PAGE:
We sat outside in a sort of silence. Everything else made noise — the black birds growled, the trees rattled in a wind that stuttered, then died — while Hilary ran her fingers round and round the moistened rim of the glass we had drunk from. It screamed despite its thickness and heft, proving its value. I’d proved mine, I thought, by standing for the toast to the hero my father had helped to betray. I disproved mine, I thought, by sitting with the hero’s daughter whom I probably would betray. What I wanted was her history. What she offered me was all the rest. I’d taken some of each. I wanted more.
(from War Babies, page 49)
In War Babies, Frederick Busch emphasizes how war wounds the children of soldiers long into adulthood. Peter Santore is an American lawyer whose father was jailed for being a traitor during the Korean War. While in a POW camp, Peter’s father worked with the Peace Fighters Battalion in coercing confessions out of American and English soldiers. He never really knew his father — why he did what he did, whether he really had converted to the side of the enemy — and he has spent much of his life searching for answers.
Peter thinks Hilary Pennels, a bookstore owner in Salisbury, has the answers he seeks, so he goes to England to track her down and learn how his father played a role in the death of her father, the “hero” lieutenant. In an oh-so-convenient fashion, Peter finds Hilary almost immediately after he arrives, and the pair right away commence a very weird, very sexual relationship.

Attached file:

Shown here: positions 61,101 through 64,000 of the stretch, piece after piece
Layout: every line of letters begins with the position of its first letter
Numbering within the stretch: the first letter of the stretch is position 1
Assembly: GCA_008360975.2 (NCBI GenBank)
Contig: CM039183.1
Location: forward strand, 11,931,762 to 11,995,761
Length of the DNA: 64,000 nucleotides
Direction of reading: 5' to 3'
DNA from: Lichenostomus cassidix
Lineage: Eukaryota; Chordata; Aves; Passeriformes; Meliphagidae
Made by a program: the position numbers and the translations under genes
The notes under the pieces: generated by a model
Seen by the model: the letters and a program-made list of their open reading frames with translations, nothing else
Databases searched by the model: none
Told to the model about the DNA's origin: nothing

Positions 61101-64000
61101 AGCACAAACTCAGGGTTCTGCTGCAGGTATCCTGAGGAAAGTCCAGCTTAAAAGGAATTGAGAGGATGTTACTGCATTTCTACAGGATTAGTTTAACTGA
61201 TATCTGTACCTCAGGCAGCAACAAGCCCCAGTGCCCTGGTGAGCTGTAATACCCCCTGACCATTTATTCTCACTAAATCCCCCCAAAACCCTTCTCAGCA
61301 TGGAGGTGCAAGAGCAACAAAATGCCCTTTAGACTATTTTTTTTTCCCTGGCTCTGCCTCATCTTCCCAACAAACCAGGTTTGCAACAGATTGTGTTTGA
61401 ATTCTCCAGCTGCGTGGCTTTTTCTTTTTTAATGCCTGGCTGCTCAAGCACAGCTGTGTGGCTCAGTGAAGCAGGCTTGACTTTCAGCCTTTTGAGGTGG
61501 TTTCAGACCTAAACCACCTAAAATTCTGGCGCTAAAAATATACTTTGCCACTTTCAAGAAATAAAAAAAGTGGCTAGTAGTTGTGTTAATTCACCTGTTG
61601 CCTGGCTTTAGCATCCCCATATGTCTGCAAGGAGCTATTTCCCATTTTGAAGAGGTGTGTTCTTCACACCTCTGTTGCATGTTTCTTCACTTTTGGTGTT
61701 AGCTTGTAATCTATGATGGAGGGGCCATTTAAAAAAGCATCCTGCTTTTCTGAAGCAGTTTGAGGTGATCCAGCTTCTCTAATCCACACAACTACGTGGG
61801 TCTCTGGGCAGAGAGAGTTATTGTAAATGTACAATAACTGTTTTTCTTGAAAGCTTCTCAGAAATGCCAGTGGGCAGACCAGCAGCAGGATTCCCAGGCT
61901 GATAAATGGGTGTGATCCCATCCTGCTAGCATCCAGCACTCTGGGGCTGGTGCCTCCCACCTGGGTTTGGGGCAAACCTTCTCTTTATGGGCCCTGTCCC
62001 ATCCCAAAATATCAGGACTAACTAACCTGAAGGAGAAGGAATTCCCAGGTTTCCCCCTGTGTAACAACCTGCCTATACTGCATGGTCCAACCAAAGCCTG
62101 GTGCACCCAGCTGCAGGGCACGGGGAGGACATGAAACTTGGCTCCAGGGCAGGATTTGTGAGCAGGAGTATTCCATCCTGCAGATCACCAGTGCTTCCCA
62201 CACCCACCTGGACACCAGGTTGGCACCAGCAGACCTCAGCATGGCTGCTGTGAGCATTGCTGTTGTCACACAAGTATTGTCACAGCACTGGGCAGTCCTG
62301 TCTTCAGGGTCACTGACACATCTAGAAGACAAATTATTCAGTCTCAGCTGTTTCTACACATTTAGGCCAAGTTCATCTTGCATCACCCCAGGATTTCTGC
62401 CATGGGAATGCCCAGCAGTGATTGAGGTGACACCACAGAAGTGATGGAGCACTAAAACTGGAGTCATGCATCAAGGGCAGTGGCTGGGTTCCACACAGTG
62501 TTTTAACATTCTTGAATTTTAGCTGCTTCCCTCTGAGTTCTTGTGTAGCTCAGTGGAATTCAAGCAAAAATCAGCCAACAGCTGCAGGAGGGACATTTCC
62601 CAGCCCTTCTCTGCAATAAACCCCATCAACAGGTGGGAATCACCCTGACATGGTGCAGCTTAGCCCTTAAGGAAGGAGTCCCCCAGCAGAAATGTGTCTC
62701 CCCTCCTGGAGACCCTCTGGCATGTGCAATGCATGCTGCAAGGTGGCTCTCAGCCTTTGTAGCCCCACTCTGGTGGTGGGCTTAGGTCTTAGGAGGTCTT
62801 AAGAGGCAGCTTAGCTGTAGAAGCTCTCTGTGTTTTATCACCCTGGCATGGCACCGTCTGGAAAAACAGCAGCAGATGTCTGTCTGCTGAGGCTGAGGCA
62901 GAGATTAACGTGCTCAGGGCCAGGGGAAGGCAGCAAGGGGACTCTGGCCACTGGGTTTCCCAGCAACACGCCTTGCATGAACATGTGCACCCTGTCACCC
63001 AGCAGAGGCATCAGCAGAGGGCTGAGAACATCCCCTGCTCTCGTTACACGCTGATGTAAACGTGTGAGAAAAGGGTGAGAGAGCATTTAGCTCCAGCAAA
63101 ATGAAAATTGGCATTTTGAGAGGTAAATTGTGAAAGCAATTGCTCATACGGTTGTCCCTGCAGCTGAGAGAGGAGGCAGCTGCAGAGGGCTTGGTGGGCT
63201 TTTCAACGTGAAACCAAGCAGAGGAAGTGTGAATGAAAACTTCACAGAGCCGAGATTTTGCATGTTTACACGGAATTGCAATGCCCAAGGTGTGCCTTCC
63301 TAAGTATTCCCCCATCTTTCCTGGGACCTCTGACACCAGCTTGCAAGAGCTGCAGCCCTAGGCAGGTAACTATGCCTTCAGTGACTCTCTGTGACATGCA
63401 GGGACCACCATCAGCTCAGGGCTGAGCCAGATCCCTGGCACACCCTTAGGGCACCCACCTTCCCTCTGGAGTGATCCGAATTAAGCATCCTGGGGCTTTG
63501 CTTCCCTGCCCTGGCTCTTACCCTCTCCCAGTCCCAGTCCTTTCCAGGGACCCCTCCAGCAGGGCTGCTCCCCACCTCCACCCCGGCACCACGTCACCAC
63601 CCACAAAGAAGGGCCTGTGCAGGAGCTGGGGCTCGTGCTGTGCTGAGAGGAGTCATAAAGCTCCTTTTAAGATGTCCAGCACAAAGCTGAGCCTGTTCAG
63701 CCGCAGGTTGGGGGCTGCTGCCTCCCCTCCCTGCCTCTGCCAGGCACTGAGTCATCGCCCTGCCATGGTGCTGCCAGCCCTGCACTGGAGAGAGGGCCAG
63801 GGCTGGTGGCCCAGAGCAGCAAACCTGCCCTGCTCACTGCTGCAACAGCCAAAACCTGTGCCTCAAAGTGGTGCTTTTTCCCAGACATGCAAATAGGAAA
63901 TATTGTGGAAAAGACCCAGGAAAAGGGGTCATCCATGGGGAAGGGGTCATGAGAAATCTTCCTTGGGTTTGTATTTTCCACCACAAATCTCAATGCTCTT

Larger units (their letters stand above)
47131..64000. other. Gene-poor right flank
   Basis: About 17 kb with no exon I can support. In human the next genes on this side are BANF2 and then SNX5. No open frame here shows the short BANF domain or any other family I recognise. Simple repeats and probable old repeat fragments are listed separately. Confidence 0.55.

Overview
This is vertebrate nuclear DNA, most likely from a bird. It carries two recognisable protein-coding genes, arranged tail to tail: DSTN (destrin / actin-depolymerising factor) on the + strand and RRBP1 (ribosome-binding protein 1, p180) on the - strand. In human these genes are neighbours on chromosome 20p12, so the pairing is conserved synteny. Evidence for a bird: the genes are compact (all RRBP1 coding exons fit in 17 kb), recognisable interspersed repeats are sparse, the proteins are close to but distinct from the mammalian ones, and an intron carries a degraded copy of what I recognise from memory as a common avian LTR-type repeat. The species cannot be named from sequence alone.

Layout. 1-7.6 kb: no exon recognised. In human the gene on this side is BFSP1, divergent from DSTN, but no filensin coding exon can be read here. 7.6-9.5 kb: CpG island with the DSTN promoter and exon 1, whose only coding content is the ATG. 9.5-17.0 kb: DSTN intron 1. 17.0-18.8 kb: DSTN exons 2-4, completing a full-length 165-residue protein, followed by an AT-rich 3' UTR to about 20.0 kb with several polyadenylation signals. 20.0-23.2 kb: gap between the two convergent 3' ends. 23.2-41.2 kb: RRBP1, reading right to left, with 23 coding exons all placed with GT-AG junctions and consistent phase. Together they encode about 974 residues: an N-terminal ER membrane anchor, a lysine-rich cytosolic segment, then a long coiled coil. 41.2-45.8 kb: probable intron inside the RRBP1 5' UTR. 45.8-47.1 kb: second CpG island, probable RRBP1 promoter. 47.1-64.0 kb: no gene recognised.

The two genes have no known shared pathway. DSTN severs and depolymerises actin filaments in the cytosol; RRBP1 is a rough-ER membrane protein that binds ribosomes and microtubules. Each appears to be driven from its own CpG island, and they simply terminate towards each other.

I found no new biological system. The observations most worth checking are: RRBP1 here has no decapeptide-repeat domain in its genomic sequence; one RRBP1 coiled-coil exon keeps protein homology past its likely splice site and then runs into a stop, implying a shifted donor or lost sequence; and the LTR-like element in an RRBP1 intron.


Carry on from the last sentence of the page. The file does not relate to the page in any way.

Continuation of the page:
Through Hilary, Peter meets a Mr. Fox, who was in the same POW camp as their fathers and has a strange obsession with Hilary; one can’t tell whether he wants to be her lover or her father figure. Readers learn what happened in the POW camp through Mr. Fox’s bitter, exaggerated, and even romanticized narrative.
War Babies is a short novel, but its disjointed narrative makes it a bit of chore to read. In fact, if Serena and I hadn’t been reading it for a readalong on War Through the Generations (click here and here for our discussions, beware of spoilers), I doubt I would have finished it. I couldn’t connect with the characters; they spent most of their time together in bed, the dialogue was just odd, their whole meeting felt contrived, and I felt like I was missing something essential about them. What I did take away from the story was a sense of pain and loss. Mr. Fox’s war story speaks for itself, but both Peter and Hilary were wounded in different ways by their fathers, especially Hilary, who doesn’t see her father so much as a hero but as the man who chose not to come home.
War Babies is an intriguing novel, but Busch spends too much time on Peter and Hilary’s “relationship” yet barely scratches the surface of the most interesting (and arguable most complicated) character — Mr. Fox. It’s probably not a book to pick up if you know very little about the Korean war (like me) or want a more traditional war novel (like me). However, War Babies is worth giving a try if quirky characters are your thing or you have an interest in character studies dealing with the effects of war.
Disclosure: I borrowed War Babies from the public library.
© 2014 Anna Horner of Diary of an Eccentric. All Rights Reserved. Please do not reproduce or republish content without permission.